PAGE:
That he was completely and utterly alone.
It had taken him weeks to get here, to see this view. Ascending had been no mean feat, a dizzying effort climbing hundreds of stairs. From the top of the Eiffel Tower he stared out into the city, sprawling and vast, buildings as far as the eye could see, all the way to the hazy horizon. Yet in all that view, there was no movement, no noise, no smoke or other sign of life. This monumental effort, climbing to the top of this wrought-iron perch, only confirmed what he already knew.
That he was completely and utterly alone.
I hope the unconscious and dying can hear. They would hear words from the heart. Like confessions of a little girl, loved by her grandmother. Who wished she could swing in the porch swing once more. Who explained how Miles loved his train with real smoke and whistle. Who told how each family member was okay, because they had been loved, through good times and bad, unconditionally. Who said she was beautiful.
Or, a sigh of resignation, acceptance, and reassurance. It’s okay. You can go. Someday, we’ll swing on the porch again, laughing about how great life was. Someday.
It is ten minutes to eight. I’ve taken my place at the table before time in order to savour every moment of anticipation. I have seen the door open and shut thirty times already; each time the suspense mounts. This is the restaurant to which the prospective groom is coming. Here’s where we shall relish the best blancmange in town. What is to come? I know not. I feel at once, the delicious and tumultuous jostle of anxiety, uncertainty, possibility and speculation. But I don’t want to be tethered, pinioned; I tremble, I quiver. I walk out the door again.
“I won these trophies in global tournaments.” He didn’t hide his disappointment when he saw all the trophies he had ended in a box, years ago.
The separation had damaged everything: belongings, family, trust, and love.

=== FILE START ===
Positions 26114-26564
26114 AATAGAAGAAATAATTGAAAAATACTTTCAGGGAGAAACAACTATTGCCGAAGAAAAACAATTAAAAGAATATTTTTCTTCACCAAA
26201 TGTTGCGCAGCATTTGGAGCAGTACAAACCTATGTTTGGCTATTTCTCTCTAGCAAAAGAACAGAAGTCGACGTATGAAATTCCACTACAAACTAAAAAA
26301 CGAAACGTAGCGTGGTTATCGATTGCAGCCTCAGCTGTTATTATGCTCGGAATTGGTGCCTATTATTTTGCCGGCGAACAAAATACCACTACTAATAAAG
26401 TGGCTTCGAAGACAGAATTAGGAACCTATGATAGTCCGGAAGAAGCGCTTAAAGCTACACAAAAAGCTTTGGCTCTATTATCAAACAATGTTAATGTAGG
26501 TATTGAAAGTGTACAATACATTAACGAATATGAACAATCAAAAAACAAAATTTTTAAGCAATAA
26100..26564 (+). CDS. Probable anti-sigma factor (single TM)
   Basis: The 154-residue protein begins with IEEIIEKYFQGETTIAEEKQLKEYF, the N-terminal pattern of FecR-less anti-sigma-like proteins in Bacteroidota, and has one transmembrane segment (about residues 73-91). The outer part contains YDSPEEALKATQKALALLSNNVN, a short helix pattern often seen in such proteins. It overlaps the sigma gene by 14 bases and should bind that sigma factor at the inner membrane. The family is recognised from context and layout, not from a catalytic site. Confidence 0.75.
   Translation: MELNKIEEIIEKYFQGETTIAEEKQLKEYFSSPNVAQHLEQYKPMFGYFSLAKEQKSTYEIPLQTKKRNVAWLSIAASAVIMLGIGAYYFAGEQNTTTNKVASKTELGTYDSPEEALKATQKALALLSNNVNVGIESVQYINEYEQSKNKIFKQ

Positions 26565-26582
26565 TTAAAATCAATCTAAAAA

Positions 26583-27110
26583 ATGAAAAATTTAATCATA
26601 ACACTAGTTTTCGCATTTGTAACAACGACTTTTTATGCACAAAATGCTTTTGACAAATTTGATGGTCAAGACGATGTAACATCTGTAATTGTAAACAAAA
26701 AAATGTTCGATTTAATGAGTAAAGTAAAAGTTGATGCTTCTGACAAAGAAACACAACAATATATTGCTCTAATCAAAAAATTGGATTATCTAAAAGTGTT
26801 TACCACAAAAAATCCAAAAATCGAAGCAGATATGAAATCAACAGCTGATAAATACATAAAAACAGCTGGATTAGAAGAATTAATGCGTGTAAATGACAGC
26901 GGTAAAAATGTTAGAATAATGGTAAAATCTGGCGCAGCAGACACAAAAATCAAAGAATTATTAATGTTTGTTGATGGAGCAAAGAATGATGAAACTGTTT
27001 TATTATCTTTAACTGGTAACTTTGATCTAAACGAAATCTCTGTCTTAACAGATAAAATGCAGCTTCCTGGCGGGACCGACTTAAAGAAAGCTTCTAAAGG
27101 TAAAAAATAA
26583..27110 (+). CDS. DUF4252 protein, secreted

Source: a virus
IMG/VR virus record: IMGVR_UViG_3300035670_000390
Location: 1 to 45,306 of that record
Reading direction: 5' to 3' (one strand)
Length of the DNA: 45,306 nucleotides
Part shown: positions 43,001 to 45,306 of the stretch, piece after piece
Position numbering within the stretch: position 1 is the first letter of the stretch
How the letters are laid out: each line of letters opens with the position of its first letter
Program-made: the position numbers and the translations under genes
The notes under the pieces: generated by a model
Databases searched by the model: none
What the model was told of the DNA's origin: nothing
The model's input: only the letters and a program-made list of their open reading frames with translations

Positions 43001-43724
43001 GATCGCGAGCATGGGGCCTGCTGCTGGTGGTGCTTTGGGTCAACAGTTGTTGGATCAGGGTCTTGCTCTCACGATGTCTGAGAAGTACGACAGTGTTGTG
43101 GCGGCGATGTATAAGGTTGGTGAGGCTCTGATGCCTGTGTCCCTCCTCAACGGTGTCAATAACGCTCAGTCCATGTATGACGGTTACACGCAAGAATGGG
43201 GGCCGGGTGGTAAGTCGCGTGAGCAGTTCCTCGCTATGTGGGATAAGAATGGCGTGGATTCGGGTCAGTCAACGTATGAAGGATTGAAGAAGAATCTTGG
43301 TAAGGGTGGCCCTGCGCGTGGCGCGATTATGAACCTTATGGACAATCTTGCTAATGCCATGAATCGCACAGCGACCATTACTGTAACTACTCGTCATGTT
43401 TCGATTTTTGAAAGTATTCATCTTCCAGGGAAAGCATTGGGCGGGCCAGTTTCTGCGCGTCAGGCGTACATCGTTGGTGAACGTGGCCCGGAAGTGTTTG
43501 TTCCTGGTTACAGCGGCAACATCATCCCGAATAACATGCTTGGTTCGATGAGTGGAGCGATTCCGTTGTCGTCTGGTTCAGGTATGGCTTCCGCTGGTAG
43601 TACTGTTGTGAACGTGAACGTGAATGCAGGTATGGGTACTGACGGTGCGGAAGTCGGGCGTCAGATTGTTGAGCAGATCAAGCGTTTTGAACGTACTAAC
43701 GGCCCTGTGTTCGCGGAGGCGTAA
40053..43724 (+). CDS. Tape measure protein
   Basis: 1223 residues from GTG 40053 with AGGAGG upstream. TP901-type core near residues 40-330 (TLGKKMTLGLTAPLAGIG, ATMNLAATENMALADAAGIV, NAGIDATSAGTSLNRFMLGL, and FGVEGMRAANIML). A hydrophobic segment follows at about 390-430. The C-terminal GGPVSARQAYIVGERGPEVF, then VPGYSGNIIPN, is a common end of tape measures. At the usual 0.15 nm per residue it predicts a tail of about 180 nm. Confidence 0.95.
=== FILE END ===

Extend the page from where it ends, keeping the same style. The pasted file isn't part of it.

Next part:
I felt sorry for him. I felt sorry for her, too. As time went on, some lives remained in the past.
“Dad, Mum has gone. Nobody can bring her back. You still have your life, live it. Leave the past, stay in the present. You might not be able to win any sports trophies anymore, but you still can win my heart, your daughter.”
Wallace Possum-Cat, the blackest man I ever saw, stripped some tiny black seeds from a grass. “To bake bread,” he said. Further on, he pulled from the sand some stalks with tiny, bulblike roots. “Desert onions.” We tasted the faint flavor.
Wallace approached a woody shrub, felt the branches, then snapped off a thick one. A three-inch white-green caterpillar dropped into his hand. “Witchetty grub, full of water.”
He handed the worm to Louisa, who looked around, nothing but desert. She bit the grub in half and handed the remainder to me. I closed my eyes and chomped down.
She is my buddy's wife. But he has always been a pig. During our schooldays, he would sneak out at night to meet Lula. He had a princess, but he coveted a sow.
Stephanie was naive. She believed every word he ever said. Or maybe she just pretended not to know. Lately, he’s been slapping her around. What kind of man could do that to an angel? Especially now that she’s pregnant.
He told me he was leaving. This morning he did. What a blessing to have a daughter. Culmination of our prayers.
Adios, sayonara, bon voyage and oink-oink, Fred.
Seoul. New York. London. My love, I know you are reading this right now. Happy birthday. I followed you on every step of your world tour. Perhaps not in person, but I was there. From your debut to your success today, I was there. As a true fan should, I prepared a humble gift. Remember that so-called superfan in London? Turn on the news, I took good care of her all right. Just for you. See you soon in Bangkok. I am always there...watching, protecting, loving you.
It has been 5 days since I had runaway. I'm now alone, walking down a dust filled road with no idea where I was. Cars drove past sometimes, no one stopped, its like I am invisible. All my life I have been invisible, unnoticed, alone. I had not runaway because of this, I had run away to find myself, to not be invisible. I want to be seen. I want the world to know my name! One day this journey down the dust road will end and I will slowly part with this road. But I will never stop walking.